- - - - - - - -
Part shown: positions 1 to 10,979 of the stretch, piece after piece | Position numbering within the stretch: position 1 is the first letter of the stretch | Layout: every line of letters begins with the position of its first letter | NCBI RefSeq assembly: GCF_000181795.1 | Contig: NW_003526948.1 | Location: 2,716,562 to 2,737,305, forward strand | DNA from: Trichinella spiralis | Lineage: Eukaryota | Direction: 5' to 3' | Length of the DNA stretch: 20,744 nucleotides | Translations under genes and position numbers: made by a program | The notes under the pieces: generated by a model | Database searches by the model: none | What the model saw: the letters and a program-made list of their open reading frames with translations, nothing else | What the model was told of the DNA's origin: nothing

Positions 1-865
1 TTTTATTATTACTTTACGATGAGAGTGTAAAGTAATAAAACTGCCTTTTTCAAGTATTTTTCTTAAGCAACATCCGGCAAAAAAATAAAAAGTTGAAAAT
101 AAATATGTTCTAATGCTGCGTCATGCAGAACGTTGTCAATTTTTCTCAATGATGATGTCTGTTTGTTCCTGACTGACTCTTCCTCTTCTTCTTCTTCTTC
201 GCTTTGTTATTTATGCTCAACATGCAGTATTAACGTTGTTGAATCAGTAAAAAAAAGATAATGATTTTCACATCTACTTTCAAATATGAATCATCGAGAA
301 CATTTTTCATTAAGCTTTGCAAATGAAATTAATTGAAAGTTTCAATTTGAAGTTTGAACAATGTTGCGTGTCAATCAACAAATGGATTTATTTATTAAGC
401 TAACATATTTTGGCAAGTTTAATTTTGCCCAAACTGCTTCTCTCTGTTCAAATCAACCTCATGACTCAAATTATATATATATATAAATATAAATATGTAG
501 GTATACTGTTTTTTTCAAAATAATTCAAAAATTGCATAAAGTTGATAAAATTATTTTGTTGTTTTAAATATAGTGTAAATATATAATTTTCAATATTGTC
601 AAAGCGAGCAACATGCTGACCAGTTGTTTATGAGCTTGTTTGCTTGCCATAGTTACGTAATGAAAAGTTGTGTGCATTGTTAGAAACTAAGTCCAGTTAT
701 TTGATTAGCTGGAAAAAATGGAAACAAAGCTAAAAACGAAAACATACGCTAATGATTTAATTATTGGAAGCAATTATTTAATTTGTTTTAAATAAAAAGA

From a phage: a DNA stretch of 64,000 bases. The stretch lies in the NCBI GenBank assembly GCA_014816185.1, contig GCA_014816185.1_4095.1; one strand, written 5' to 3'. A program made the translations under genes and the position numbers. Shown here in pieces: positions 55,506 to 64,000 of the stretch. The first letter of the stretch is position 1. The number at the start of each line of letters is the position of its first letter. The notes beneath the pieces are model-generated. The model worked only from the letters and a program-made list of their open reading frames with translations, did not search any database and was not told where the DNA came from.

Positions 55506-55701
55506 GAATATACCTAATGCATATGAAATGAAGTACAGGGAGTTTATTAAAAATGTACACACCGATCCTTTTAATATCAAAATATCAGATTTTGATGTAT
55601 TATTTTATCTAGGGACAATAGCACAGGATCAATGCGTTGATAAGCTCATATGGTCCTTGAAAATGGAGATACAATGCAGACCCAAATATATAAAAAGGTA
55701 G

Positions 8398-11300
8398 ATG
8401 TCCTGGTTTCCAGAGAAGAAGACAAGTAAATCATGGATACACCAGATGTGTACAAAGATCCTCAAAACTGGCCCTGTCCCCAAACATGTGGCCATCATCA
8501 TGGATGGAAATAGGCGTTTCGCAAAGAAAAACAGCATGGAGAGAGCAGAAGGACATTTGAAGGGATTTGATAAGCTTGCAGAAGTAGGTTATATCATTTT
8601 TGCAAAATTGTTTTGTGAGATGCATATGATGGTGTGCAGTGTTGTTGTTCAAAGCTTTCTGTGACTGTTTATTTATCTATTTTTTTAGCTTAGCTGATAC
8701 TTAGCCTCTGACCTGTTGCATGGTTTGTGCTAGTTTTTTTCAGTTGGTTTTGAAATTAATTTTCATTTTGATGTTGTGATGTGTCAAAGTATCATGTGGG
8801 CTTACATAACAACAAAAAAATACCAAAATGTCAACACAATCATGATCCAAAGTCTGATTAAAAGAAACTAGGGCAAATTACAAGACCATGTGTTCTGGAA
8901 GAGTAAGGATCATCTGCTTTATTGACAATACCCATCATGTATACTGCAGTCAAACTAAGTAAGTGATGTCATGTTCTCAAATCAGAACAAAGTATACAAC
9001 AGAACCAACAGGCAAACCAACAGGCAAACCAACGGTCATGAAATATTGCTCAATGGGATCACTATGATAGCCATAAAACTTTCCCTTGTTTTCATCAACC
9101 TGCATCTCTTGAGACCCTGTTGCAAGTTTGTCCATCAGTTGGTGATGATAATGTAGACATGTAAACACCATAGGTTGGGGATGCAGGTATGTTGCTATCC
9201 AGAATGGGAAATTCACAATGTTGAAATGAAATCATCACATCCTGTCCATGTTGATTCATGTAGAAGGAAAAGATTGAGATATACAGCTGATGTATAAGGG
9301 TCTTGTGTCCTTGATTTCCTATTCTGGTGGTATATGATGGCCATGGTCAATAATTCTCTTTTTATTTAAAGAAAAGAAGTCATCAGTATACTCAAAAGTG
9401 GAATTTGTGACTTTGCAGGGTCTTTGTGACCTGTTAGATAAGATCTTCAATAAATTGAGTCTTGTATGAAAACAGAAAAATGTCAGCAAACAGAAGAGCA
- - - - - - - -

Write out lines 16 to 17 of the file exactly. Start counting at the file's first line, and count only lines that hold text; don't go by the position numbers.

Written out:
Positions 8398-11300
8398 ATG